Here’s the draft of the warp mechanics I plan to use in my upcoming home-brew D6 based Star Trek RPG.
First off, I’ll use a sector map that works much like the Traveller RPG, using hexes (although you could just as easily use squares if you prefer). Each hex (or square) is one parsec across and would have at most one star system (although most hexes are empty space).
Hello listeners! We’ve had a great time recording our podcast and hope to podcast again in the coming year. We’re on break for a while, but hope to start recording again after the New Year so stay tuned!
Interesting news from a recent interview with Francesco Nepitello, author of The One Ring (TOR) and indirectly of it’s 5e derivative, Adventures in Middle-earth (AiME). As way of background, the RPG company Free League recently acquired the license for TOR after Cubicle 7 let the license expire. People have wondered about what they will do with the Middle-earth RPG license. Here’s a video with detailed news:
- New locations will include Eriador, Tharbad, the Grey Havens, and Rivendell
- All new cultures
- Conversion guides for the existing 6 cultures (eventually a supplemental book that has all the cultures in one volume)
- Shire (starter set)
- TOR will come first, AiME second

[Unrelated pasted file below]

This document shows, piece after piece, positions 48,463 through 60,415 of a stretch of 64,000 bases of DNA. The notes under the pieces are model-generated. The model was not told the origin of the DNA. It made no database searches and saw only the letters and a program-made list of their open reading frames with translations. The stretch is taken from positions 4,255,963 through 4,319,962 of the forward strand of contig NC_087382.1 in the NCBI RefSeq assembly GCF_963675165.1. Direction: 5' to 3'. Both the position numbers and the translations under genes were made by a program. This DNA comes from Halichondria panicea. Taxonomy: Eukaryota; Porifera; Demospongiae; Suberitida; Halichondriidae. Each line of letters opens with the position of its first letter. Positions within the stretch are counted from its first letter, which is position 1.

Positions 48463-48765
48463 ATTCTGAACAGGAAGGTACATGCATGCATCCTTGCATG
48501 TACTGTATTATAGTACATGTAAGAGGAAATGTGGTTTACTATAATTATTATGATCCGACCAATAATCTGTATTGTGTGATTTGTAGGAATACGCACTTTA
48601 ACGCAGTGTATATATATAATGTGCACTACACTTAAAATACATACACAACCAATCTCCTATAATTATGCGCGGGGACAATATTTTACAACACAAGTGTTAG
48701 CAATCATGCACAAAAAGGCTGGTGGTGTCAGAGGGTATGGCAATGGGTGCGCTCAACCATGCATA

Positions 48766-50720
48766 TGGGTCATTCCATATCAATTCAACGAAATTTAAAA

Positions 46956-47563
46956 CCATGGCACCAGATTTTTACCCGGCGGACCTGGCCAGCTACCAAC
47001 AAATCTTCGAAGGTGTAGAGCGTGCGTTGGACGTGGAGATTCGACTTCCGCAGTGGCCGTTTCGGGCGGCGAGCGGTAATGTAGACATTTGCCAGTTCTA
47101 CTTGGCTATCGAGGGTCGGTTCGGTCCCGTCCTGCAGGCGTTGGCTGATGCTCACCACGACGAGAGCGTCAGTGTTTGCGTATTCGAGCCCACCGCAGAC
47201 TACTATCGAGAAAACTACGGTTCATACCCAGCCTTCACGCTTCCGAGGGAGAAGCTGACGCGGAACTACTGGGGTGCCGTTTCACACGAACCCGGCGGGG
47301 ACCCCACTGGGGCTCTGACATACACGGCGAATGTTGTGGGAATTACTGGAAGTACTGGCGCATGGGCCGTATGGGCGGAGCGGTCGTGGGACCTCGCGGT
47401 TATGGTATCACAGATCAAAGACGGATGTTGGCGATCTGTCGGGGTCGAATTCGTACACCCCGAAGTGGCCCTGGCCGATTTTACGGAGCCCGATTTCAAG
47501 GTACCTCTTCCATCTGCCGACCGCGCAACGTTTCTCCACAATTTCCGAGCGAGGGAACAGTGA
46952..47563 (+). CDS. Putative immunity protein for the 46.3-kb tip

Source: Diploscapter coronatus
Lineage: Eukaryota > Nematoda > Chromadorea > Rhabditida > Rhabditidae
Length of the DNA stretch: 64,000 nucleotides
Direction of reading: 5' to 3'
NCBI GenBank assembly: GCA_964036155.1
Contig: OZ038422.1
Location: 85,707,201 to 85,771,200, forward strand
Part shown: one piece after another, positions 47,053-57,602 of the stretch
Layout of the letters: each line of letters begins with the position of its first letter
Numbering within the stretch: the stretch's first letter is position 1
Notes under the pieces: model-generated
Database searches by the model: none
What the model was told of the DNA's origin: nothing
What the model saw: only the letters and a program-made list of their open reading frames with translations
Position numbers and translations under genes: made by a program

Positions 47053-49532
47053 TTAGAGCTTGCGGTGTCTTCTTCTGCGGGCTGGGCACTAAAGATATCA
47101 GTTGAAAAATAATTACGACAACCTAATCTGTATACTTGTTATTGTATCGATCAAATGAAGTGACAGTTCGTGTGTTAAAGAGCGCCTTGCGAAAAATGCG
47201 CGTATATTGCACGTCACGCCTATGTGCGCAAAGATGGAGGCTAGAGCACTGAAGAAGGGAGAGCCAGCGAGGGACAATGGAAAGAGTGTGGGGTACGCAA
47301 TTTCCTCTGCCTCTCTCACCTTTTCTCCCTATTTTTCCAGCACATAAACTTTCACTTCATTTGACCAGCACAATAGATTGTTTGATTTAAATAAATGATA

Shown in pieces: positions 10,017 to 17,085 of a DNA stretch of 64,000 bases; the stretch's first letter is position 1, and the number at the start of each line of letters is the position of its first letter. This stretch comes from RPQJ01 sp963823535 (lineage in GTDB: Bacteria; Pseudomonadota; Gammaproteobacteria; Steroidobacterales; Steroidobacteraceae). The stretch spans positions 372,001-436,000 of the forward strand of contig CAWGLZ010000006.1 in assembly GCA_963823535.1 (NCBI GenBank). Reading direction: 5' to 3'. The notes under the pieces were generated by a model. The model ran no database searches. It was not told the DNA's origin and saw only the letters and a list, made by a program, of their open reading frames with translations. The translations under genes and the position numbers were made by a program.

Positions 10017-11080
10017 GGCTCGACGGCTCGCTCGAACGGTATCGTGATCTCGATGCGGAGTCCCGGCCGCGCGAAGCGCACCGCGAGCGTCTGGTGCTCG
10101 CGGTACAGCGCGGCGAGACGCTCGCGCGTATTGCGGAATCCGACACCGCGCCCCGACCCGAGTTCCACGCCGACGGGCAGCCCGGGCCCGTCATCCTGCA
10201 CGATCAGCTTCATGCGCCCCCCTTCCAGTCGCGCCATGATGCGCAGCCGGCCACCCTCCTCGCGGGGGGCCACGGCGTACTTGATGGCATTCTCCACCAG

- Largely backward compatible (streamlining Journey rules for example)
- Coming “early next year”
- EDIT: The new default year is 2960 (source)
To get in on the upcoming beta, keep an eye on the Free League forum.
In other news, Andreas Lundström has a “Riddles in the Dark” TOR podcast coming up but already have two extended interviews with game designer Francesco Nepitello.
I’m working on a homebrew variant of the Where No Man Has Gone Before Star Trek RPG rules. I’ve spent a few hundred dollars on the Star Trek Adventures RPG, but in running this game a few times (as well as Conan, another 2d20 game from Modiphius), I’ve gotten a bit frustrated by the rules. Or, to be more precise, the rules organization. Here is one quote I found on a forum that sums up my frustration pretty well (emphasis below is mine):
I noticed an interesting home-brew game called Traveller: 1700 which appeared in Freelance Traveller (Traveller: 1700 link is at the bottom of this page). The notion of using Traveller rules to roleplay in colonial times got me to thinking about what historical eras I’d be interested to play in, so I pinged my game club gamers to see what historical eras most interested them. Here were their responses. I also jotted down some game systems that might work to play in those eras.